Ellin Bessner is a journalist, a professor at Centennial College Journalism School in Toronto, and the author of “Double Threat: Canadian Jews, the Military, and World War II”. Ellin has spent eight years researching and interviewing over 300 Jewish WWII veterans and their families, to tell the untold stories of how and why Canada’s Jewish community mobilized to defeat Hitler and rescue the survivors of the Holocaust.
Bob Delson is the son of Canadian veteran and liberator of Bergen-Belsen, Bernard Delson. Bob possesses an extensive collection of his father's photographs from WWII, which have only now been revealed publicly. He also has a personally gifted, signed yellow Jewish Star from the striped uniform of one of the 60,000 prisoners that were liberated. The black and white photos from Bergen-Belsen show mass graves, bodies in shrouds before burial, and one shows a sign indicating the location of mass grave #7.
Linda Eisenberg is the daughter of Canadian veteran Jack Marcovitch, a soldier in a Montreal-based regiment, who helped liberate Vught concentration camp in occupied Holland in October 1944 and Bergen-Belsen in April 1945. Jack Marcovitch was also one of the Allied troops who captured the commandant of Bergen-Belsen, Josef Kramer (known as the "Beast of Belson") in April 1945.
From Canada, there were over a million men in uniform, including 17,000 Jewish soldiers, who helped liberate the Jews of Europe, rescued the survivors of the camps and the ghettos and the hidden children, and also worked after the war to reunite many with their families around the world, including here in Canada. For the tiny wartime Jewish community of Canada, the Second World War was what the prime minister of the day, Mackenzie King, called a “Double Threat”: he said Hitler was not only dangerous to freedom and democracy, but was a threat to the very survival of the Jewish people as a race. And for the 17,000 Canadian Jewish soldiers who went to help fight Hitler, the war posed a great personal danger, should the Nazis capture them.
The Jewish Underground Railroad
Anne Dublin is a child of Holocaust survivors, the award-winning author of biographies and historical novels for young people, a former teacher-librarian, and a popular speaker. She has a special interest in the Bricha, for her parents were Holocaust survivors who escaped from Poland to a DP camp in Austria with the help of the Bricha. Anne's writing has been honored with the Sydney Taylor Honor Book Award, the American Library Association's Amelia Bloomer Project Recommended Feminist Read for Youth designation, and many others.
The Hebrew word "bricha" means "flight" or "escape". The Bricha was the illegal underground organization in post-World War II Europe that helped Jewish Holocaust survivors escape to DP camps in Germany, Austria, or Italy. Anne will speak about the history of the Bricha, the harrowing journeys of the refugees, and the final dismantling of the organization in 1948 when the State of Israel was established.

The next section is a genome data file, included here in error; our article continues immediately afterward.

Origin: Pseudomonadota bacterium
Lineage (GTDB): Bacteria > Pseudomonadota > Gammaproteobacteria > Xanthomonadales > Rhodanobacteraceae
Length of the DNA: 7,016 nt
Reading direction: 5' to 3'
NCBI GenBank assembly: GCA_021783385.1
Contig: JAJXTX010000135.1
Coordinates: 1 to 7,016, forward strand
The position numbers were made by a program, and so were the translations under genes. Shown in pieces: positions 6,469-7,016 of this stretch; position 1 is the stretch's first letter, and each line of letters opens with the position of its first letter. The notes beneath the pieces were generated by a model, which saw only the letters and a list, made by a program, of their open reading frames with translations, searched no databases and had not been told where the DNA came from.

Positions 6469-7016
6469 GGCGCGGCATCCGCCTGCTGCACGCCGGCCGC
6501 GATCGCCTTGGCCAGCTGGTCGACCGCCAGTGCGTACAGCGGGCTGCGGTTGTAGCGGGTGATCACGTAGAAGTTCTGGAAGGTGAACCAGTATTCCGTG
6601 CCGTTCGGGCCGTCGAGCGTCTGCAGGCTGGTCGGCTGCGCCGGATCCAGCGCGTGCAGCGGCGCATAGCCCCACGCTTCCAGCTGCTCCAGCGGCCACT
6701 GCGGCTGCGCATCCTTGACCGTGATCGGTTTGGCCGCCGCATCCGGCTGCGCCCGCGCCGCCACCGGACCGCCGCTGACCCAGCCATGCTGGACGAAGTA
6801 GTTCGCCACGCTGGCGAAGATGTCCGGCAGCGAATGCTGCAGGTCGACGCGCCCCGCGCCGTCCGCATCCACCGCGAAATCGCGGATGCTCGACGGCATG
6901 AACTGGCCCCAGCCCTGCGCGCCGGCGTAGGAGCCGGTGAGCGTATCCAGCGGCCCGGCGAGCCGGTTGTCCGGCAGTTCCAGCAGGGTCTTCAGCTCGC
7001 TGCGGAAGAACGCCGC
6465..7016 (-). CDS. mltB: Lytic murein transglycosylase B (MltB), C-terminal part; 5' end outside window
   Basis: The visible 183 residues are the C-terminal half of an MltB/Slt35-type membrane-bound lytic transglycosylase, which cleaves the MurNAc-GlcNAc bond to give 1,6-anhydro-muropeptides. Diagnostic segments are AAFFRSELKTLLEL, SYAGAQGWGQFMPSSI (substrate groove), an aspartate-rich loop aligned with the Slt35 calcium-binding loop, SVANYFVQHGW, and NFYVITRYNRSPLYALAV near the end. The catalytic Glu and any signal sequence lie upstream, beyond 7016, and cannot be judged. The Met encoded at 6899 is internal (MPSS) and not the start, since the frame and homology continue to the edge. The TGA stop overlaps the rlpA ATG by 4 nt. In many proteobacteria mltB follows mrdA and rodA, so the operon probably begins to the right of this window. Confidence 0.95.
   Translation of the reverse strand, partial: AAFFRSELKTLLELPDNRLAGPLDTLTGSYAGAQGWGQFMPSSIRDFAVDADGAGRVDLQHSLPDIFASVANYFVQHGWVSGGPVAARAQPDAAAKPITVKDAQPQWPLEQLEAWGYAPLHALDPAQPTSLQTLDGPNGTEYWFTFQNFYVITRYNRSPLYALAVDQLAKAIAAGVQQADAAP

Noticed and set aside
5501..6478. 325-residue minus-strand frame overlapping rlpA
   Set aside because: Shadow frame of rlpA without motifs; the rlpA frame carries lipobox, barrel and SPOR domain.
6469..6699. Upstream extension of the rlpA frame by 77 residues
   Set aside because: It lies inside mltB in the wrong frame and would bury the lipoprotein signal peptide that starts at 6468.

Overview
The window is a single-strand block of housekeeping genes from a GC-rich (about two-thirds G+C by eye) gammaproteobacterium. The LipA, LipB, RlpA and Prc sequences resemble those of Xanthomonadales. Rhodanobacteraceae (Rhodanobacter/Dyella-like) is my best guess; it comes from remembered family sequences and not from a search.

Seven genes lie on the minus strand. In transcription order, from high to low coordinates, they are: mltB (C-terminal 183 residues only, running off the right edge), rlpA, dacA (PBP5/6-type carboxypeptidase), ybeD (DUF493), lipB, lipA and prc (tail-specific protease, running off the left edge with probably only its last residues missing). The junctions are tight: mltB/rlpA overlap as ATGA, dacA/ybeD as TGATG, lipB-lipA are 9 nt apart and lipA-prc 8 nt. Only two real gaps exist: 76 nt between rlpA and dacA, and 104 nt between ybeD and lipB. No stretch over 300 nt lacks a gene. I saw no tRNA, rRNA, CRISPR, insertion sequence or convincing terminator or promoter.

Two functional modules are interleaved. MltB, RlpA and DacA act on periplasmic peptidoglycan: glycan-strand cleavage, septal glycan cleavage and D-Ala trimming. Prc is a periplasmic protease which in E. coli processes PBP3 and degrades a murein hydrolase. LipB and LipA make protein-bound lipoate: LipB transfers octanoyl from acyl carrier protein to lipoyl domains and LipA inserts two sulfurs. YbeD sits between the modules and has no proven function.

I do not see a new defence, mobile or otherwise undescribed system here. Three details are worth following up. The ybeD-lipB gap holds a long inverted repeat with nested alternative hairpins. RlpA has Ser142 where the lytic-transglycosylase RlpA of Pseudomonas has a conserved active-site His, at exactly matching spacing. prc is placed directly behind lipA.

Eyewitness Film Footage at Liberation
The United States Holocaust Memorial Museum presents selections from unofficial films taken by American soldiers, who documented the effects of persecution and Nazi atrocities in liberated areas of Europe with their personal movie cameras. A film archivist will discuss how such amateur films complicate, contradict, and add nuance to the official film canon, which has defined how the events of the Holocaust have been visualized in the postwar years.
A STORY OF DISCOVERY:
How a Paraguayan Passport Faked by Polish Diplomats Saved My Mother's Family
K. Heidi Fishman, 2G/3G, graduated from Williams College and earned her EdD in Counseling Psychology from Western Michigan University. As a psychologist, she worked at Dartmouth College and in private practice. Heidi won the Joseph Zola Memorial Holocaust Educator Award from the Maurice Greenberg Center for Judaic Studies at the University of Hartford for the proposal that led to "Tutti’s Promise: A Novel Based on a Family’s True Story of Courage and Hope During the Holocaust" (2017, MB Publishing).
Jędrzej Uszyński is a career diplomat in the Polish diplomatic service. Since 2015 he been serving as first secretary and counselor of the Polish Embassy in Bern. In 2013, he was an expert on human rights at the Polish Permanent Representation to the UN Office in Geneva. Since beginning of 2017, he has been involved in extensive research on the Polish diplomats who worked for the Polish Legation in Switzerland between 1939 and 1945. This research focused on the secret mission to save Jews in Nazi-occupied Europe - a partnership between Polish diplomats and leaders of the Jewish community in Switzerland, known as the ‘Ładoś Group’. Mr. Uszyński is an author on various articles on the efforts of the Group to save European Jews form the Holocaust and a co-author of the recently published book ‘The Ładoś list’ (“Lista Ładosia”), which enumerates more than 3000 names of people who thanks to Aleksander Ładoś and his collaborators were issued fake Latin American passports and citizenship confirmations.
The Last Eyewitnesses
In this one-hour documentary, heroic veterans vividly share their World War II liberation experiences in their own words, drawing parallels between the past and the present. By illuminating the powerful stories of these key eyewitnesses, the film shares their cautionary tale of what can happen when insidious hatred remains unchecked.
Two of Liberation75's Keynote Speakers, Dr. Stephen D. Smith and Dr. Michael Berenbaum, are featured in the film to add historical perspective to the events.
Liberation Heroes: The Last Eyewitnesses is directed by Vanessa Roth, presented by June Beallor Productions, directed by Vanessa Roth, and executive produced by Mickey Shapiro, Ceci Chan, Stephen D. Smith, and Andi Gitow.
Brought to Liberation75 by June Beallor of USC Shoah Foundation.